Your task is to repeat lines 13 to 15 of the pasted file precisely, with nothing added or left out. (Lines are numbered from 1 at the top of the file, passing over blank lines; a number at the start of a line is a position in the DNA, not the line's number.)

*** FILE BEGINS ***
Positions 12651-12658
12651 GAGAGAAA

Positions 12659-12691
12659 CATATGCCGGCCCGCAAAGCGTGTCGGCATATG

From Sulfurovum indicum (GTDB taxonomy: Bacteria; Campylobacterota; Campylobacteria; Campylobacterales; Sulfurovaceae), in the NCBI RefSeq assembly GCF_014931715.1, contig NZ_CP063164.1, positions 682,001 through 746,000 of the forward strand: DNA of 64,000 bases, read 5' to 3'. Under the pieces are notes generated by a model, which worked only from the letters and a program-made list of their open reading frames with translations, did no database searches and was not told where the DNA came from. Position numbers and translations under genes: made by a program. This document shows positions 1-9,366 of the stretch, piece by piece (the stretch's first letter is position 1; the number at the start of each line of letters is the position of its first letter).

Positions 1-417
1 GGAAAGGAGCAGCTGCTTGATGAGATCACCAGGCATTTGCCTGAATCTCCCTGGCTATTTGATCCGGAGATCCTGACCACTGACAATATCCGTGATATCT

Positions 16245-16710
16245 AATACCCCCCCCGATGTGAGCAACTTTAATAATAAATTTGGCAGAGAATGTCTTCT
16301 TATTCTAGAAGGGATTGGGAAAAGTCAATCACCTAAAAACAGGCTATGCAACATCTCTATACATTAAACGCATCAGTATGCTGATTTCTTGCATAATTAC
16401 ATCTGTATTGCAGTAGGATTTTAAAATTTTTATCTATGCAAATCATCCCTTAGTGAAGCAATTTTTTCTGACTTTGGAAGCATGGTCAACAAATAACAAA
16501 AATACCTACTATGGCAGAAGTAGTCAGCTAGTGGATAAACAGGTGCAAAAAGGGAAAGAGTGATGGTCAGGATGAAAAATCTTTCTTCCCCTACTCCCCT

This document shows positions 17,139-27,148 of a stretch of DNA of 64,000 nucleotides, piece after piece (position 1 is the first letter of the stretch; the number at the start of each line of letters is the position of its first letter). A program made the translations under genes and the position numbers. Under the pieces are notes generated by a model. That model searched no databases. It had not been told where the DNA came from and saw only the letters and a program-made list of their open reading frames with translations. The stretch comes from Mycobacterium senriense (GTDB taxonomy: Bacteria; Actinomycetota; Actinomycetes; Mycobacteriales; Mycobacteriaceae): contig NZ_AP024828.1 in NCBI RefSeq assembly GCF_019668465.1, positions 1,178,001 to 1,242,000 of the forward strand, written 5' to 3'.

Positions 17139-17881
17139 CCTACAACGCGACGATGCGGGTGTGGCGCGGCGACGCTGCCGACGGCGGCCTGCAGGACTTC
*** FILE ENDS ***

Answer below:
This document shows positions 17,139-27,148 of a stretch of DNA of 64,000 nucleotides, piece after piece (position 1 is the first letter of the stretch; the number at the start of each line of letters is the position of its first letter). A program made the translations under genes and the position numbers. Under the pieces are notes generated by a model. That model searched no databases. It had not been told where the DNA came from and saw only the letters and a program-made list of their open reading frames with translations. The stretch comes from Mycobacterium senriense (GTDB taxonomy: Bacteria; Actinomycetota; Actinomycetes; Mycobacteriales; Mycobacteriaceae): contig NZ_AP024828.1 in NCBI RefSeq assembly GCF_019668465.1, positions 1,178,001 to 1,242,000 of the forward strand, written 5' to 3'.

Positions 17139-17881
17139 CCTACAACGCGACGATGCGGGTGTGGCGCGGCGACGCTGCCGACGGCGGCCTGCAGGACTTC